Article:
Lent: March 4th
Thursday of the Second Week of Lent; Optional Memorial of St. Casimir of Poland
Old Calendar: St. Casimir; St. Lucius I, pope & martyr (RM)
Today is the feast of St. Casimir who was born in 1458 and was the son of the King of Poland. At an early age he saw through the superficiality and corruption of court life. Throughout his short life—he died of consumption at the age of 26—he dedicated himself wholly to the service of God and of his fellow-men. His love for the poor was immense. He was also renowned for his devotion to the Eucharist and to the Blessed Virgin.According to the Roman Martyrology, it is also the feast of St. Lucius I, who first was sent into exile for the faith of Christ in the persecution of Valerian, and afterward by the favor of God was permitted to return to his Church. St. Cyprian celebrated his memory with the highest praise.Stational Church
St. Casimir, to whom the Poles gave the title of "The Peace-maker," was the third of the thirteen children of Casimir IV, King of Poland, and of Elizabeth of Austria, daughter of the Emperor Albert II. ...Devout from his infancy, the boy gave himself up to devotion and penance, and had a horror of anything approaching softness or self-indulgence. His bed was often the ground, and he was wont to spend a great part of the night in prayer and meditation, chiefly on the passion of our Saviour. His clothes were plain, and under them he wore a hairshirt. Living always in the presence of God, he was invariably serene and cheerful, and pleasant to all. The saint's love of God showed itself in his love of the poor who are Christ's members, and for the relief of these the young prince gave all he possessed, using in their behalf the influence he had with his father and with his brother Ladislaus when he became king of Bohemia. In honour of the Blessed Virgin Mary, Casimir frequently recited the long Latin hymn "Omni die dic Mariae," a copy of which was by his desire buried with him. This hymn, part of which is familiar to us through Bittleston's version, "Daily, daily sing to Mary," is not uncommonly called the Hymn of St Casimir, but it was certainly not composed by him; it is three centuries older than his time.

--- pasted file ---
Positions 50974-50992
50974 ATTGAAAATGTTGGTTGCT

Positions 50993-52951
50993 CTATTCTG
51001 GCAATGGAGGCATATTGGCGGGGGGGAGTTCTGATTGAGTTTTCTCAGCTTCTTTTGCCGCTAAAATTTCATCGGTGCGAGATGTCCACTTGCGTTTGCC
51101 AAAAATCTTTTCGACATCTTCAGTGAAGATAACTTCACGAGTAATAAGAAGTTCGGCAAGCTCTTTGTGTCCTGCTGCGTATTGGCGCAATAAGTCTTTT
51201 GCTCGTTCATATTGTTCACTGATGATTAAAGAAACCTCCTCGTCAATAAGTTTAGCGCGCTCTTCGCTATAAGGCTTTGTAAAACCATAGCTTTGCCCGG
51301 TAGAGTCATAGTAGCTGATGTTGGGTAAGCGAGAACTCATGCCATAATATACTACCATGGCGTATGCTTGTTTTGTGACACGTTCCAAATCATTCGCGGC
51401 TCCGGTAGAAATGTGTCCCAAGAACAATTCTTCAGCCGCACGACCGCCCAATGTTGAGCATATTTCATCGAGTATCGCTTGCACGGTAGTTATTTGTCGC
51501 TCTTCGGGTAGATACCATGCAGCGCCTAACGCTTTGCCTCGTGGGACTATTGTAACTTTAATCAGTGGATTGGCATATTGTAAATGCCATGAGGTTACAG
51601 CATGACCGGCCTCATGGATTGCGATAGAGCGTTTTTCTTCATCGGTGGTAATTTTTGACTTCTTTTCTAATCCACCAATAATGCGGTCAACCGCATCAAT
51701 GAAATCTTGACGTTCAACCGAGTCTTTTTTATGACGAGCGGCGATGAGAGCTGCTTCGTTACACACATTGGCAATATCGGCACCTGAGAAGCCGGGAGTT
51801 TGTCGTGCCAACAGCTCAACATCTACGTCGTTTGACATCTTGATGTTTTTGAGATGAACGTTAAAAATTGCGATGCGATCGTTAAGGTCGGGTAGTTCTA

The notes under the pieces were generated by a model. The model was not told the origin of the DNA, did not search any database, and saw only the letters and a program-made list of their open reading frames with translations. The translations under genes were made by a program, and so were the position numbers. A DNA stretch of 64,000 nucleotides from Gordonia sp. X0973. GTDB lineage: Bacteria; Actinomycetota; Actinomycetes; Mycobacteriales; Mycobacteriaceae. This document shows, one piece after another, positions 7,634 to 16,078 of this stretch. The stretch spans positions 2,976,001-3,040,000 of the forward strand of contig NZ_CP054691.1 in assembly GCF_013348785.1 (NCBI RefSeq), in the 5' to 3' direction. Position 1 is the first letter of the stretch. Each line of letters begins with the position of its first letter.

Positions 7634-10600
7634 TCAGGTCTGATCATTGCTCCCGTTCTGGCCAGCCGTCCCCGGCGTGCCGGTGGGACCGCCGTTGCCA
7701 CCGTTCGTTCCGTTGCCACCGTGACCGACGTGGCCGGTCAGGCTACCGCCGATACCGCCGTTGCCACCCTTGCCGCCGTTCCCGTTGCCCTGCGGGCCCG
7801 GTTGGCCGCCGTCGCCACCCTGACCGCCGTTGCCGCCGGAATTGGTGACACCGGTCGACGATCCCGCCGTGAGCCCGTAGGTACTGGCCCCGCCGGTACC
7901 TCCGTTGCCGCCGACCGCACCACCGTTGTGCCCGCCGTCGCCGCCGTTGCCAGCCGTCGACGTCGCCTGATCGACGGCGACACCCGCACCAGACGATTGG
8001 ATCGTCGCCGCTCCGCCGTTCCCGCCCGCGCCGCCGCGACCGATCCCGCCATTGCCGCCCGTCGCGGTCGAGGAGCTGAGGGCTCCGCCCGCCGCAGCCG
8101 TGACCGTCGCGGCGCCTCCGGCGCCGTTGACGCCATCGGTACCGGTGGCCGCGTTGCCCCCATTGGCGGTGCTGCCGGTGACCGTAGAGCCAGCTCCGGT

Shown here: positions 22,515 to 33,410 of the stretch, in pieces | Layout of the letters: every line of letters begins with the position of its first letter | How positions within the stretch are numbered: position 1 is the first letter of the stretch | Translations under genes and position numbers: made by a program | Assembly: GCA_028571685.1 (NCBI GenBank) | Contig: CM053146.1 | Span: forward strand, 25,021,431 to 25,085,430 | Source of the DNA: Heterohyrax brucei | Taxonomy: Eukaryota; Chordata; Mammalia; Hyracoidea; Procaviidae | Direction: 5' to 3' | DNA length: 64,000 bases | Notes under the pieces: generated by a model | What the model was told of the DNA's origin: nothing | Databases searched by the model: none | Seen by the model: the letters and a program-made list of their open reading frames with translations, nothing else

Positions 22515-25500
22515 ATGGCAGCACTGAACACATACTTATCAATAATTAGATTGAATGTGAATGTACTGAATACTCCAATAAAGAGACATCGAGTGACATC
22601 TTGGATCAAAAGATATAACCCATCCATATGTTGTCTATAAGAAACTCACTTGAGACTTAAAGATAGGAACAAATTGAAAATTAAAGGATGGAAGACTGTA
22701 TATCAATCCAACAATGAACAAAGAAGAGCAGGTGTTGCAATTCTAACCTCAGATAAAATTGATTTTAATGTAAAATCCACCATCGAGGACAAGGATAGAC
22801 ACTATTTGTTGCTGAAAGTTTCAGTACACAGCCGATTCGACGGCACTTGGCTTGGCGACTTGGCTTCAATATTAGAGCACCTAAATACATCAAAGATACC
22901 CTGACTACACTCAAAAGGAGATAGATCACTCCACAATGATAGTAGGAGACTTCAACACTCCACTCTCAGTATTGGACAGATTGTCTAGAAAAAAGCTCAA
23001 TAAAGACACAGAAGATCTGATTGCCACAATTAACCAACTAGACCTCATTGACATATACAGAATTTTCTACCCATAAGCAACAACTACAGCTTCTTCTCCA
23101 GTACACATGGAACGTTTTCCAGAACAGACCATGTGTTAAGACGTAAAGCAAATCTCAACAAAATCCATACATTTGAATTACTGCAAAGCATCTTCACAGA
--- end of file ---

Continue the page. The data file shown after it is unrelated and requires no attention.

- St. Casimir died at age 26 due to tuberculosis. Teach the young people in your family about this saint who was so ready to die at such a young age, that they may realize that sanctity is fully attainable regardless of their state in life.
- The story of Esther interceding on behalf of her people in today's reading is a real example of how morally influential a woman can be by virtue of her femininity. Not through leaving her femininity behind and seeking power did Esther impact her world for the good, but it was directly through her beautiful, pure womanhood that Esther swayed the King, her husband, to save her people. Tell this story to your daughters, if you have been blessed with any — they will love hearing it! Read Pope John Paul II's encyclical Mulieris Dignitatem (On the Dignity of Woman), and his message Women: Teachers of Peace to learn more about the mission of women in society today.
- Don't be a Catholic who doesn't know Scripture! In the Gospel today there is a good Scripture verse to memorize that will deepen your trust in your Heavenly Father: "If you, with all your sins, know how to give your children what is good, how much more will your heavenly Father give good things to anyone who asks him!" — Matt 7:11
St. Lucius I
St. Lucius, according to the "Liber Pontificalis," was a Roman, the son of Porphyrius. When he succeeded St. Comelius, the persecution of Trebonianus Gallus was still raging, and the new Pope was exiled. Soon, however, the persecution died away and Lucius was able to return to Rome. There is extant a letter from St. Cyprian congratulating the Pope on his return from exile and praising him for his confession of Christ.
Thursday of the Second Week of Lent, Station with Santa Maria in Trastevere (St. Mary in Trastevere):
The Station for today is in the celebrated basilica, St. Maria in Trastevere. It was consecrated in the third century, under the pontificate of St. Callixtus, and was the first church built in Rome in honor of our Blessed Lady, particularly for her Assumption. The original church was demolished and the current church was constructed between 1139 to 1181, with additions such as mosaics and chapels added through the centuries.